Even as Israeli-Palestinian talks are set to begin next week and deal with the
borders of a future Palestinian state, the cabinet on Sunday approved a new
national priorities map that includes a number of small settlements beyond the
The national priorities map lists communities eligible
for preferential treatment by various ministries, such as smaller classrooms,
enhanced budget for cultural programming and additional funds for security needs
not faced by other communities.
Government officials stressed that before
any West Bank settlement receives the affirmative action it is entitled to under
this plan, a second approval will be needed by the “political
Among the new settlements on the list are Rehalim and Bruchin
in Samaria, and Sansana and Negohot in the South Hebron Hills. Up until a few
months ago, these communities were considered illegal settlement outposts. Other
settlements new to the list are Hebron, Nofim, Geva Binyamin, Ma’aleh Michmash,
At the same time, a number of settlements that had been on
the list were removed, including the large haredi community of Betar Illit, the
well-established community of Efrat in Gush Etzion, and Kedar near Ma’aleh
Of the 600 communities on the list, some 90 are beyond the Green
Line, six more than on the national priority list approved in 2012.
list was drawn up based on a number of different criteria, including the
security situation in the community and in the area where it is located, the
economic situation in the particular community in relation to other locales, the
location of the community and distance from the center of the country, and how
close it is to a border.
Hatnua ministers Tzipi Livni and Amir Peretz
abstained in the vote on the new list but spoke out against including small,
isolated settlements on the list. Yesh Atid ministers Yael German and Yaakov
Peri also abstained. Fifteen ministers voted in favor.
Livni, who heads
Israel’s negotiation team with the Palestinians, and Economics Minister Naftali
Bennett (Bayit Yehudi), whose party champions the settlement enterprise, traded
barbed words in the cabinet over the decision.
Livni said she supported
giving budgetary preference to narrow the socioeconomic gaps in the country and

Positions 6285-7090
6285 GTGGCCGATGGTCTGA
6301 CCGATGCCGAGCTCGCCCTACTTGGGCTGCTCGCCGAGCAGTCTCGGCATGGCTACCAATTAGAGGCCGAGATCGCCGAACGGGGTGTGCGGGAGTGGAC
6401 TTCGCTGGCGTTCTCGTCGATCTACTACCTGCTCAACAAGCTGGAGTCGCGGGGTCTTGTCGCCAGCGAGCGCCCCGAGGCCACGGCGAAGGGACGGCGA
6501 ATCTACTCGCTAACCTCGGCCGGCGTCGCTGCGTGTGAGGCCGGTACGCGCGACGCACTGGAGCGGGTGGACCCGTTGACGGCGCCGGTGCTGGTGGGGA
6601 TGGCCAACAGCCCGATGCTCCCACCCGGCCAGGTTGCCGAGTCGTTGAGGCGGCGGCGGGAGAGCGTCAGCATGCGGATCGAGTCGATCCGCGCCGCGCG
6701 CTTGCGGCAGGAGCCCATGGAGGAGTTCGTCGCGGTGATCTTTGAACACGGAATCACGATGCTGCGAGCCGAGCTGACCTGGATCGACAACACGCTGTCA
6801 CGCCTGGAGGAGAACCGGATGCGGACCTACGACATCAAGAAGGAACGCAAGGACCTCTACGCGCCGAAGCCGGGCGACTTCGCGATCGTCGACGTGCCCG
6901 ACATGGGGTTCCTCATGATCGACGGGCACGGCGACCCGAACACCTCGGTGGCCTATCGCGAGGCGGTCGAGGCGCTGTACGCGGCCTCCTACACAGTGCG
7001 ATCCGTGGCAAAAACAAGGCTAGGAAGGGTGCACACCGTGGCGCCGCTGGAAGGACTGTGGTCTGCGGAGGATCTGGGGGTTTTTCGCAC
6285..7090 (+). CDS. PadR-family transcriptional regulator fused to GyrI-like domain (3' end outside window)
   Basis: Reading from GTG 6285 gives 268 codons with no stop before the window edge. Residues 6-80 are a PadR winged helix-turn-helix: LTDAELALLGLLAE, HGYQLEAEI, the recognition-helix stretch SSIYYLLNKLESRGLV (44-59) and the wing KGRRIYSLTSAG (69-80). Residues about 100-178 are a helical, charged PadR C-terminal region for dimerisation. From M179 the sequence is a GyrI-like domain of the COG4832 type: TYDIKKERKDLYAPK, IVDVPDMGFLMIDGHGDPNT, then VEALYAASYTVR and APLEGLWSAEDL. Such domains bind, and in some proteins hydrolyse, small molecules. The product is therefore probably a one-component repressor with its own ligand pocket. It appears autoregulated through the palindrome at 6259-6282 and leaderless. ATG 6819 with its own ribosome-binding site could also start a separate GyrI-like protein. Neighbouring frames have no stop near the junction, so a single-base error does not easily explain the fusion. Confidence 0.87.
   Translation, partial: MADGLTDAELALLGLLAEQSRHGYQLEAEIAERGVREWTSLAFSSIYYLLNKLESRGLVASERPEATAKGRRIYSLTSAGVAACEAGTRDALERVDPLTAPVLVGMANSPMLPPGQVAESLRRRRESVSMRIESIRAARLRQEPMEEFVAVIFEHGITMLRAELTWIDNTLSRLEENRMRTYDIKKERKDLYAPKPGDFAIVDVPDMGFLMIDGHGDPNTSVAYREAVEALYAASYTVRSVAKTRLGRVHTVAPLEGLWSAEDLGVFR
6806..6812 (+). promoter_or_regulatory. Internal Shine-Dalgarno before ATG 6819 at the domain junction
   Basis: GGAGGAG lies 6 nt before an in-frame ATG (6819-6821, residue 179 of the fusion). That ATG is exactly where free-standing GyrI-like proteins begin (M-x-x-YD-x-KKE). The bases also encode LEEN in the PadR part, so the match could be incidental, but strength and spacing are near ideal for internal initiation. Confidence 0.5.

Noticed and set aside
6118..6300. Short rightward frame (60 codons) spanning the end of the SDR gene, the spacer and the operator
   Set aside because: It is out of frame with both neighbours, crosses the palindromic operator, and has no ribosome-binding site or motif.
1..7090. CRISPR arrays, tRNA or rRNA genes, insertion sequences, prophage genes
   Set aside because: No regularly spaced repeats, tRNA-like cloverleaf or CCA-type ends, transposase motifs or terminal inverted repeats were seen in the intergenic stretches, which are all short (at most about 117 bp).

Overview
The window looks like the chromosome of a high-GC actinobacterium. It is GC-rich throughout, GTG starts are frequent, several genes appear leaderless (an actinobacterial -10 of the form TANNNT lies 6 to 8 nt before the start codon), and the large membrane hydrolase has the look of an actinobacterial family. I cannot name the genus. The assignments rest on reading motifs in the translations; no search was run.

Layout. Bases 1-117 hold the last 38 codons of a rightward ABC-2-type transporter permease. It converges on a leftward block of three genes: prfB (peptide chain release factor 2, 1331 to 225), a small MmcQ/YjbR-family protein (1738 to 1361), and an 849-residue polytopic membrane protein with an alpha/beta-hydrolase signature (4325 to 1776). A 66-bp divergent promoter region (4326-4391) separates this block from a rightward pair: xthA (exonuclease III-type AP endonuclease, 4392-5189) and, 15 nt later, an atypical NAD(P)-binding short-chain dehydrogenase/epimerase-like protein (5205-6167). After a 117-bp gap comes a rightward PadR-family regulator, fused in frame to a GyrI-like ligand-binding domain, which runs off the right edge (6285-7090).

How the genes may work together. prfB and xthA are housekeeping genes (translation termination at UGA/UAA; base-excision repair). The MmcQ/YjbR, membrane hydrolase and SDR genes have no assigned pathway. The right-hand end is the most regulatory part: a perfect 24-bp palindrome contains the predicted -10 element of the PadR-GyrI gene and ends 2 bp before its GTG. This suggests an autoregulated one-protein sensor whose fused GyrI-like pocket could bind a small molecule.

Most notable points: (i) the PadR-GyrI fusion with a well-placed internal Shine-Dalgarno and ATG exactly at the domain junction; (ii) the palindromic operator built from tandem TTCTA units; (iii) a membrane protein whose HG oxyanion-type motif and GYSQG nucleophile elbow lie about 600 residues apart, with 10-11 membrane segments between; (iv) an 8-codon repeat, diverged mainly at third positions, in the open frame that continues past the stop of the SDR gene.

encourage settlements near the country’s “recognized” borders. But this list,
she said, was adopting new criteria that was designed to encourage settlement in
the West Bank.
Alluding to the fact that many of the new communities on
the list were nationalreligious communities identified with Bayit Yehudi, Livni
said that the national priority map was designed to promote national – not party
Bennett responded that settlement in Judea and Samaria
needed to be encouraged.
A statement put out by Hatnua said that the
party’s ministers abstained in the vote, rather than voting against, because the
list included a number of communities that deserved preferential treatment
either for security reasons, such as communities near the border, or due to
“I can understand that you put onto the list
settlements in Judea and Samaria that are part of the major settlement blocks,
and part of the areas that the government will retain in our hands,” said
Peretz. “But I don’t think it is the time diplomatically or from a socioeconomic
point of view to include and invest disproportionate sums in new settlements
that until recently were illegal, and regarding which it is doubtful whether
they will remain in Israel’s hands.”
He also raised objections that
Kiryat Malachi and Kiryat Gat were left off the list because of their proximity
to the center of the country.
Construction and Housing Minister Uri Ariel
(Bayit Yehudi), however, dismissed Peretz’s criticism, saying that the decision
on which communities to include was made based on purely professional and
PLO Executive Committee member Hanan Ashrawi,
meanwhile, denounced the inclusion of settlements in the priority map as a
“confidence destruction measure.”
“While Palestine has cooperated with
international efforts to seek a two-state solution on the 1967 border, Israel is
responding once again by destroying the 1967 border and violating international
law,” Ashrawi said. “Israeli attempts to grab more Palestinian land and to
provide settlers with preferential treatment will not be
Ashrawi said “such criminal acts must be met with strong
Statistics provided to the cabinet as part of the
information package on the priority map showed that, as of January 1, 2012,
there were 325,500 Jews living in Judea and Samaria, with the exception of east
Jerusalem. This represented some 4.2 percent of the country’s
The figures also showed that some 43,000 people live on the
Golan Heights. Although it was not stated in the documentation presented to the
cabinet, this figure is made up of 23,000 Jews and 20,000 Druse.
addition, 41% of the country lives in Tel Aviv and the central region, the area
from Gedera to Hadera. While Tel Aviv has a population density of some 7,522
people per square kilometer, that number drops dramatically to 79 people per
square kilometer in the South, and 37 people per square kilometer on the Golan.